Ervin Szabó, Budapest’s Over-the-Top Palace Library, Is Easy to Miss

Ervin Szabó, Budapest’s Over-the-Top Palace Library, Is Easy to Miss

When I walked into Budapest’s Metropolitan Ervin Szabo Library, I thought I might have come to the wrong place. I was looking for a palace, and it was supposed to be right here, but besides a grand yellow entrance hall, it looked like a normal city library branch. Metal stacks, fluorescent lights, beige cubicles, laminate wood flooring, and not a palace in sight. 

The receptionist at the front desk shook his head in the direction of the elevators. “Fourth floor, fourth floor.”

Upon arriving on the fourth floor, I asked the librarian where I should go to see the palace library, and she pointed to the right.

“Go around that corner.”

I did, and stepped into a different world.

Wrapped in the modern addition to the Metropolitan Ervin Szabo Library is neo-Baroque Wenckheim Palace, with gold-accented grand halls, ceilings dripping with ornate chandeliers, and curlicue circular staircases spinning up into the stacks. Such opulent surroundings make it the latest selection for The Daily Beast’s monthly series, The World’s Most Beautiful Libraries. It has also been a witness to the roller coaster history of Budapest in the 20th century.

The palace was commissioned at the lush height of the Austro-Hungarian Empire by Count Frigyes and Countess Krisztina Wenckheim to be one of their seven manor residences. Built by the Dresden-hailing architect Artúr Meining between 1886-1889, the style of the palace drew on the German Baroque style that was abundant in Saxony at the time, and the residence became a symbol of aristocratic splendor. With 48 rooms including private boudoirs, men’s smoking rooms, elaborate salons, and multiple ballrooms, Wenckheim Palace hosted nobility and aristocracy, including (according to legend) the Emperor Franz Joseph I.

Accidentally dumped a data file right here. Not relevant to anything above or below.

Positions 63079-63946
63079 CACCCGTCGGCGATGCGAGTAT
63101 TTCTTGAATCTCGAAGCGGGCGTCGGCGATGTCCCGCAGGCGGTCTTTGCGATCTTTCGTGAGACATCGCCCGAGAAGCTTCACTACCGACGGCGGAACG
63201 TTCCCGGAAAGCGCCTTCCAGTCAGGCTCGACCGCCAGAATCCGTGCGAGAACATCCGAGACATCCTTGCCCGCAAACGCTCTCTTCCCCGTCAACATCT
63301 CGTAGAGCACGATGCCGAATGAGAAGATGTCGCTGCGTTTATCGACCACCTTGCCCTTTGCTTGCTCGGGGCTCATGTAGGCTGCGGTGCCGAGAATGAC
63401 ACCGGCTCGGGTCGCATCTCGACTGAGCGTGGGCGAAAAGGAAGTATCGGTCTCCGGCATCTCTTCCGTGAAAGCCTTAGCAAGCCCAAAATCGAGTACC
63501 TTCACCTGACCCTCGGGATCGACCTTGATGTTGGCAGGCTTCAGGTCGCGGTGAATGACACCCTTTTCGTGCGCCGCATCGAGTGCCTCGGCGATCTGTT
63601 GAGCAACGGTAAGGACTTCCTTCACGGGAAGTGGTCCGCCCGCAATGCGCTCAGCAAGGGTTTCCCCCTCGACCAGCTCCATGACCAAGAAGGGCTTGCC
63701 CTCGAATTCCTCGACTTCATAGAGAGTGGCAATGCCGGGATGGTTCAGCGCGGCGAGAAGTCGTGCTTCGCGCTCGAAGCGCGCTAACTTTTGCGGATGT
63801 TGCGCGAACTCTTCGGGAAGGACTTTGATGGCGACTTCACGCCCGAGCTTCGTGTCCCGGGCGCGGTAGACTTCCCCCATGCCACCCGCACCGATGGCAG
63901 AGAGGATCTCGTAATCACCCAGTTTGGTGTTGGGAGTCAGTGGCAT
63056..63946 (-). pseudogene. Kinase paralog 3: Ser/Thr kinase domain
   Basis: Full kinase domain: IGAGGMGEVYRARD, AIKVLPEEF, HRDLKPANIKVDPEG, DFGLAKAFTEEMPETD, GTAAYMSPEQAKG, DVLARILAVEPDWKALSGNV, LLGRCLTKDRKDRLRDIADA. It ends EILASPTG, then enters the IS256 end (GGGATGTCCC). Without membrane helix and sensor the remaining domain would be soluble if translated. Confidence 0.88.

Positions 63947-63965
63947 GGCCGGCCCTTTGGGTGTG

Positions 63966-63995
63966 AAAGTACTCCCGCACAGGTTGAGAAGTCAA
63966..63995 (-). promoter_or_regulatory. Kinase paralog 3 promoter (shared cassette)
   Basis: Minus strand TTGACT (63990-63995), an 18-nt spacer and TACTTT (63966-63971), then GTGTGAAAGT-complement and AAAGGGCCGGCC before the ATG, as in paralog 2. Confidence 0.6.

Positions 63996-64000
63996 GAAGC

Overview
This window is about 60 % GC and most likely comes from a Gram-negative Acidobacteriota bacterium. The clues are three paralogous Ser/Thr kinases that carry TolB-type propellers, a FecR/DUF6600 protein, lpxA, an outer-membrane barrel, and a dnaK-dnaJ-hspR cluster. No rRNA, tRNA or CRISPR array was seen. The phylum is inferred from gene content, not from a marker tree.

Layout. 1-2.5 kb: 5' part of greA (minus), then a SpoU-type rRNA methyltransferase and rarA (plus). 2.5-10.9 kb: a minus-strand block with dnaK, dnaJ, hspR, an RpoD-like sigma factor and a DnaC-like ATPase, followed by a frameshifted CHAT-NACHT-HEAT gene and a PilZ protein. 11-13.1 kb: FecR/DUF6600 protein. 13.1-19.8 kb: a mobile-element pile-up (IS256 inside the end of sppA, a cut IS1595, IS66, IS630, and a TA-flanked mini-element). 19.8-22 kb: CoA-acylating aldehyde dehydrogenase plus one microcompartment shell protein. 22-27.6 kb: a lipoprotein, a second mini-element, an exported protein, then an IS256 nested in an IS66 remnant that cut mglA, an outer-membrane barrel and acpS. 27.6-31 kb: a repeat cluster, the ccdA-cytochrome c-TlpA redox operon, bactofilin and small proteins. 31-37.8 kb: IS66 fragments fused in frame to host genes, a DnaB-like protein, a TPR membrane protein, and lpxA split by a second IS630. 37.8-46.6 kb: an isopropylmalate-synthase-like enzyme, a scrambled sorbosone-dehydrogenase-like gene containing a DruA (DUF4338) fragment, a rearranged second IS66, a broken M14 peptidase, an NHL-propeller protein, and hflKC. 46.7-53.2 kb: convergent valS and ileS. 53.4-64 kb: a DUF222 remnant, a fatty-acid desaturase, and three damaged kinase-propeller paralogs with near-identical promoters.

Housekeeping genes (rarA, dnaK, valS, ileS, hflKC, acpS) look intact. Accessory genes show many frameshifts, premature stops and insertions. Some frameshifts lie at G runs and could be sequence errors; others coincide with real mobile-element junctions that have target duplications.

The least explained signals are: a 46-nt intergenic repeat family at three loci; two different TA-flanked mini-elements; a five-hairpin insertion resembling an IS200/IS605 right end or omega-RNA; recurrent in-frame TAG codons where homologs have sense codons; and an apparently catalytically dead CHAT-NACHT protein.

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“The Wenckheim was the most elegant [palace], and also the biggest,” says Budapest-based historian Eniko Benes. “It’s like something the royal families have in other countries.” 

The aristocratic splendor is not concealed behind the stacks. The former Smoking Room is dominated by two curlicue spiral staircases that twist towards the carved oak panels of the ceiling. The reception room is ringed with long mirrors and spackled with glittering rococo decorations, candelabras, and chandeliers. (The palace is FULL of chandeliers.)  I passed through the Silver Salon, with its large 19th-century corner stoves covered in silver floral patterns, and the Small Ballroom decorated with a red marble fireplace, to reach the Grand Ballroom. The long hall is lined with mirrors and dripping with theatrical gold Rococo decorations, and now contains long wooden tables to work at. As I tucked myself into a dark leather chair, I imagined the creme de la creme of Hungarian aristocracy waltzing past me, the wisps of ghosts from another era.

“It was quite exceptional, because 500 people could gather together and dance, and there was a gallery for the orchestra,” says Benes.

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